The Tribunal decided that in order to comply with the Section 20 requirements, it was incumbent on Allied London as the superior landlord to consult both Camden and Camden's sub-tenants. In the Tribunal's view, the primary purpose of the consultation regime is to ensure that those who are ultimately responsible for paying for work or services are consulted. The Tribunal was not prepared to let any practical difficulties which might be encountered by landlords in complying with those obligations get in the way of that purpose.
Consequences of the new law
The decision gives rise to a number of practical difficulties for a head landlord:
- establishing whether there are any sub-tenants who are liable to contribute towards the cost of works;
- if there are, working out which ones are liable;
- obtaining details of the identity and contact details for the sub-tenant; the head landlord is likely to have no legal relationship with the sub-tenant or copies of the relevant sub-leases.
The Tribunal acknowledged that these issues exposed a "lacuna in the statutory scheme", but suggested that the landlord could consider approaching the issue in a number of different ways:
- by delivering a consultation notice addressed to "The Leaseholder" to each dwelling in the building or development; or
- by obtaining the necessary information from the head tenant; or
- by seeking a dispensation from the consultation requirements from the First Tier Tribunal.
The effect of this decision is considerable and its impact across the country will be widespread. In view of the additional administrative burden it imposes the decision will not be popular amongst landlords of sub-tenanted stock, though at least we now have clarity over what the law requires.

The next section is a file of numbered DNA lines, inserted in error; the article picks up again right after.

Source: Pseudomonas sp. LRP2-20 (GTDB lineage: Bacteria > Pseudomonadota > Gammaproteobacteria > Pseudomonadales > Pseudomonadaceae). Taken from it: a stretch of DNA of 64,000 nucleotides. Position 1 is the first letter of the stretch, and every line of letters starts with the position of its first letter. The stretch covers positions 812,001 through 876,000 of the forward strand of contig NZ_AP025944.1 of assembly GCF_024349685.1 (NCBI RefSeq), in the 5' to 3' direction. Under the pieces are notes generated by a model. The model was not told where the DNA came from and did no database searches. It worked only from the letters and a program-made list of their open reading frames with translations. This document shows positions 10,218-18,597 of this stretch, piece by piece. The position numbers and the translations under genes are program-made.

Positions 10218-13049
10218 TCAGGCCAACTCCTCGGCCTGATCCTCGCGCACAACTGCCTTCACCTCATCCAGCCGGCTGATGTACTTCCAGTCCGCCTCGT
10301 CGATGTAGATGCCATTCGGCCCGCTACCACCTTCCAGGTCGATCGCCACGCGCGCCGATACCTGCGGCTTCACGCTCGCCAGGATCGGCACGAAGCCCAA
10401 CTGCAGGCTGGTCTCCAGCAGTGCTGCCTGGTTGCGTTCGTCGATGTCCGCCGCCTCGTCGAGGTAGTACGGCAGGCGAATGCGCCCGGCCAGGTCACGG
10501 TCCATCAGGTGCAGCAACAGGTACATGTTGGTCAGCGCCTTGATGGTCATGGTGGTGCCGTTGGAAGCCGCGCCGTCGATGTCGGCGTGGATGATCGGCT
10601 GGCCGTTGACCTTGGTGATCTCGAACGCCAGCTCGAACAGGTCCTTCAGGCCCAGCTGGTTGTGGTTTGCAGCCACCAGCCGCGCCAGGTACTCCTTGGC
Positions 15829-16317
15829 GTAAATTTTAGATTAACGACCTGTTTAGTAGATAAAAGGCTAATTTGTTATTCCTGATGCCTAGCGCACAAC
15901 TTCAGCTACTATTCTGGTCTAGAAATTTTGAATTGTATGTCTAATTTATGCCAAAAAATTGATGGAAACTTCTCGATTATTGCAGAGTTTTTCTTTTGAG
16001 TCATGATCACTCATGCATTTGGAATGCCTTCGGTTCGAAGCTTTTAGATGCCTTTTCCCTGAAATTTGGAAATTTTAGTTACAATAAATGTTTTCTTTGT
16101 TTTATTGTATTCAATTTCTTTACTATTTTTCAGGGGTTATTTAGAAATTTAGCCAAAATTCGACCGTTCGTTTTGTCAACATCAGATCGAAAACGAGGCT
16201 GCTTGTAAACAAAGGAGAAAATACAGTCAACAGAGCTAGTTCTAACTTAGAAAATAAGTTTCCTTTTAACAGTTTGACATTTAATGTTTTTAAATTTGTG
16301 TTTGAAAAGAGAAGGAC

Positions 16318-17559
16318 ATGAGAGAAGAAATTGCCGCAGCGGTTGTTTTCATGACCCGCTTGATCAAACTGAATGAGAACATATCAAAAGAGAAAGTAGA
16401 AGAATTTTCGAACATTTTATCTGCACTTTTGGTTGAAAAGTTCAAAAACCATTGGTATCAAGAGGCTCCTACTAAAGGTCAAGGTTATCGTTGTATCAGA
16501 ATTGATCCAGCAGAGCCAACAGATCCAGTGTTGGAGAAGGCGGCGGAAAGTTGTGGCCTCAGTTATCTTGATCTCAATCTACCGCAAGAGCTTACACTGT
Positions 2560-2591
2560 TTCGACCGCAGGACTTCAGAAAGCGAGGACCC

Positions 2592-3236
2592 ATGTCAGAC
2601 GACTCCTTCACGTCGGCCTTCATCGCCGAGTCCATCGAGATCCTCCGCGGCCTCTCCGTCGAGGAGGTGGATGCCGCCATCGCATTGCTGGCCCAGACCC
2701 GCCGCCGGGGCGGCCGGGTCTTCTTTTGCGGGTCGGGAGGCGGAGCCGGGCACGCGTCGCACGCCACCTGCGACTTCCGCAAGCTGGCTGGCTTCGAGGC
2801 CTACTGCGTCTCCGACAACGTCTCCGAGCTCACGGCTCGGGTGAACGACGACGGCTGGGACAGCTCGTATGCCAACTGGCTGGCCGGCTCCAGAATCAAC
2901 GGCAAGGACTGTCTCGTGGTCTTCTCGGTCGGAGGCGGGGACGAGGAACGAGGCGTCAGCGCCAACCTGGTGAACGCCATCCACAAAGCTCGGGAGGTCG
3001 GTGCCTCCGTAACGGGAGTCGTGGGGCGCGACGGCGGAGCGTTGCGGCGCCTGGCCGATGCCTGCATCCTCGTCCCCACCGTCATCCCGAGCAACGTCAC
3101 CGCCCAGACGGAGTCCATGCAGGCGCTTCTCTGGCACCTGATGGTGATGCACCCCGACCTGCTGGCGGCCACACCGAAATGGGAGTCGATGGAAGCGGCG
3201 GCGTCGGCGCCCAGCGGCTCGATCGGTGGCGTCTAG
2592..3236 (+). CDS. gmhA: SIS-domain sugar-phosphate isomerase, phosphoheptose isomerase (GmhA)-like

Bearing in mind the Tribunal's comments about not allowing practical inconveniences to justify a departure from the overriding purpose of the consultation regime, it seems unlikely that dispensation applications will be met favourably. Instead, the expectation will be for landlords to plan ahead to allow the time to undertake the wider consultation exercise advocated by the Tribunal.
It may in certain cases be necessary for a head landlord to issue 'blanket' consultation notices to sub-tenants addressed simply to 'The Leaseholder', without the certainty of knowing whether the sub-tenants are entitled to be consulted or not. This has the potential to create a messy consultation process, with consultation responses being received by sub-tenants who may not be affected.
In the drafting of lease documents for new developments, it will be prudent for head landlords to impose a contractual obligation on the tenant to provide full details of all sub-tenancies to the landlord within a certain period following a written request by the landlord.
Overall, there will be a solution in every case though in many cases the consultation process may need to be more extensive and will take a little longer to co-ordinate. Given what is at stake, if a landlord is in any doubt over the extent of his obligations he should take specialist legal advice to navigate the process and protect the ability to recover the costs.